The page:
I do not believe they could suddenly change their minds today, confess their sins to God, and regain their first estate.

Why? Can you point me to any doctrinal source that would suggest that the Atonement is not both infinite (reference to time) and eternal (reference to divinity)?

Big UP!

Lamanite

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What about people who were just shy of making it to the Celestial Kingdom? Terrestrial beings who were one swear word away from getting into Heaven, are they so evil that they cannot choose to repent?

I said "temporal", not "terrestrial" or "telestial".

The inability of people to repent is self-imposed. Satan and his minions have willingly chosen, by their actions (and now allegiance), to reject God wholly and irreversibly.

Those of us here, mortals from Adam to ??, the last baby born during the Millennium, will always have the ability to repent (sons of "Perdition"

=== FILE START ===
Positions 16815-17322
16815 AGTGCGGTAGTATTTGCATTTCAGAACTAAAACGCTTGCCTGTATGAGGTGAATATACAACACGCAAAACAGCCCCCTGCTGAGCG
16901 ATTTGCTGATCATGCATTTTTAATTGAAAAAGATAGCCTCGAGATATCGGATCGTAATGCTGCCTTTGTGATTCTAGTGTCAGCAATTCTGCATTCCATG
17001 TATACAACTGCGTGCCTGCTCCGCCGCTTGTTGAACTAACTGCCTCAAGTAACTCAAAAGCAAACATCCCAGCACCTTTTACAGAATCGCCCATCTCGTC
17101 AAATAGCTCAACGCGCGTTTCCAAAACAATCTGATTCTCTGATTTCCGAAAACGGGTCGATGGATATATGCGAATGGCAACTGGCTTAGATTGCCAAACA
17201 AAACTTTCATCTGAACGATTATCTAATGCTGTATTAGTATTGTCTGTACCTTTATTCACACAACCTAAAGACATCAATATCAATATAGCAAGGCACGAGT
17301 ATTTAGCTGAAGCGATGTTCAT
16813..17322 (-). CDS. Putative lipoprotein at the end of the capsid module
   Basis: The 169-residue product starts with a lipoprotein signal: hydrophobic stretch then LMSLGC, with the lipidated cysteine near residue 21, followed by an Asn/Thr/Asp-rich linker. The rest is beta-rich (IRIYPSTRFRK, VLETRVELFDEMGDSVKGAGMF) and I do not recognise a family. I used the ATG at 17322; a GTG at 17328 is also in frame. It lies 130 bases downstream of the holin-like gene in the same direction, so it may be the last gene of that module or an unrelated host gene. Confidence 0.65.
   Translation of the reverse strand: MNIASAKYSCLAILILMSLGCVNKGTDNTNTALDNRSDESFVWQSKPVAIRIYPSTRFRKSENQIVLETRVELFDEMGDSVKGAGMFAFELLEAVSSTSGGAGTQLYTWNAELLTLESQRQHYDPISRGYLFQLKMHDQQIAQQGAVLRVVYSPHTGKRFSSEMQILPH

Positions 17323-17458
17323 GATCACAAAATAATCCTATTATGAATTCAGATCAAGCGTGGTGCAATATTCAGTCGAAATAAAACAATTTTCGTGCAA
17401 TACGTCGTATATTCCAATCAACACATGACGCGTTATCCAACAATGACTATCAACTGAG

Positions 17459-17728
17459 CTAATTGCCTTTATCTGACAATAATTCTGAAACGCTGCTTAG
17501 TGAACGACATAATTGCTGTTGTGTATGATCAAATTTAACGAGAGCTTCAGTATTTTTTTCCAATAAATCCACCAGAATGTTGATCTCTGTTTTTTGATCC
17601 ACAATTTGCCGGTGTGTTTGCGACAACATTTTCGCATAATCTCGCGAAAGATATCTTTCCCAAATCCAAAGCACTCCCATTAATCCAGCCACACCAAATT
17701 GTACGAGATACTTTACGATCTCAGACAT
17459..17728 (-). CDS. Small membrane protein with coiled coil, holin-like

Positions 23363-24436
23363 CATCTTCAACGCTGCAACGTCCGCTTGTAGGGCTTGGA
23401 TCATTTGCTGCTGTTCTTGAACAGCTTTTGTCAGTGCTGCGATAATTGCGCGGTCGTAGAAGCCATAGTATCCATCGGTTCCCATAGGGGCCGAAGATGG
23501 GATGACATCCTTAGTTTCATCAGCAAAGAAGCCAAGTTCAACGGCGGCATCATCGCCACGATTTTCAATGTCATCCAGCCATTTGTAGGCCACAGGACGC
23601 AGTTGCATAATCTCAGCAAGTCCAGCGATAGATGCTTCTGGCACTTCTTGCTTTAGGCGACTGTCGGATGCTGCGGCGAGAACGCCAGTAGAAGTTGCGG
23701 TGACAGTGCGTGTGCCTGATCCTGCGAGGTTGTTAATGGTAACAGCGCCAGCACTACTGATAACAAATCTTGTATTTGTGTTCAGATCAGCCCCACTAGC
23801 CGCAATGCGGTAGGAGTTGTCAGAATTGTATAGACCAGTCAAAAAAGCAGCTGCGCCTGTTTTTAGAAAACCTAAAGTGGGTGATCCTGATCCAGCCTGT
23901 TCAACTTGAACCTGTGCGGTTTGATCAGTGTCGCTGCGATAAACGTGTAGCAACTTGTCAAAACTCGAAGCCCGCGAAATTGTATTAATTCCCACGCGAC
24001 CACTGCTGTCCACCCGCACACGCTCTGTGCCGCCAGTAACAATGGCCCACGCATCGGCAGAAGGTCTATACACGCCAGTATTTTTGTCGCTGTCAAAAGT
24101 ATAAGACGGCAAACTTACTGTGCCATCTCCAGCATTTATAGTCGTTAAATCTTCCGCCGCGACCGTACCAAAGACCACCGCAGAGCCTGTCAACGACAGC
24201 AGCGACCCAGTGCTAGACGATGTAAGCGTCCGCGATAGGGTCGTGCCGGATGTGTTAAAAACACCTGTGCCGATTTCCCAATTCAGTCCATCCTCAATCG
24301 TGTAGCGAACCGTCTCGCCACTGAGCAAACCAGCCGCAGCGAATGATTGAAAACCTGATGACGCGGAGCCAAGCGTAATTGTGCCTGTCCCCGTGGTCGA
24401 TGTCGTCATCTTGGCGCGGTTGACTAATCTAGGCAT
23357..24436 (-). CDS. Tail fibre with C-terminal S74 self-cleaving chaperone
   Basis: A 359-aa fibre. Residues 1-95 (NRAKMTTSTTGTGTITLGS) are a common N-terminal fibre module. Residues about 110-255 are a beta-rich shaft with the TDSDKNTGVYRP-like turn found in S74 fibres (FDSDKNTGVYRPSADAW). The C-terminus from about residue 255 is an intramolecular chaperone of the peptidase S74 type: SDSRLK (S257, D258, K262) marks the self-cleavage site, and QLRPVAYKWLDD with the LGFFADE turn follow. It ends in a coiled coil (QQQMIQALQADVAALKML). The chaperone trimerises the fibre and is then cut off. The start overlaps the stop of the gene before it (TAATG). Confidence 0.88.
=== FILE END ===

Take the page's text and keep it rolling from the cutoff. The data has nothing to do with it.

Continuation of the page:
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"Isn't such an approach risky? Aren't there those in the Church who will take advantage of this line of reasoning and then seek to rationalize their indifference, negligence, and eve disobedience? Yes, I suppose there will always be those who want to take license in gospel liberty. But I feel keenly that there is a greater risk: That those who are really trying to do their best but falling short will yield to discouragement and conclude that they are simply not cut out for eternal glory. " (Within Reach p 5)

I thought this was worth repeating.

Big UP!

Lamanite

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I said "temporal", not "terrestrial" or "telestial".

The inability of people to repent is self-imposed. Satan and his minions have willingly chosen, by their actions (and now allegiance), to reject God wholly and irreversibly.

Those of us here, mortals from Adam to ??, the last baby born during the Millennium, will always have the ability to repent (sons of "Perdition"

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Why? Can you point me to any doctrinal source that would suggest that the Atonement is not both infinite (reference to time) and eternal (reference to divinity)?

Can you show me a reference to where the atonement applies to beings who have not entered mortal life. Was not the purpose of the atonement to free us from our sins in mortality?

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You bet I believe they could repent if they wanted to.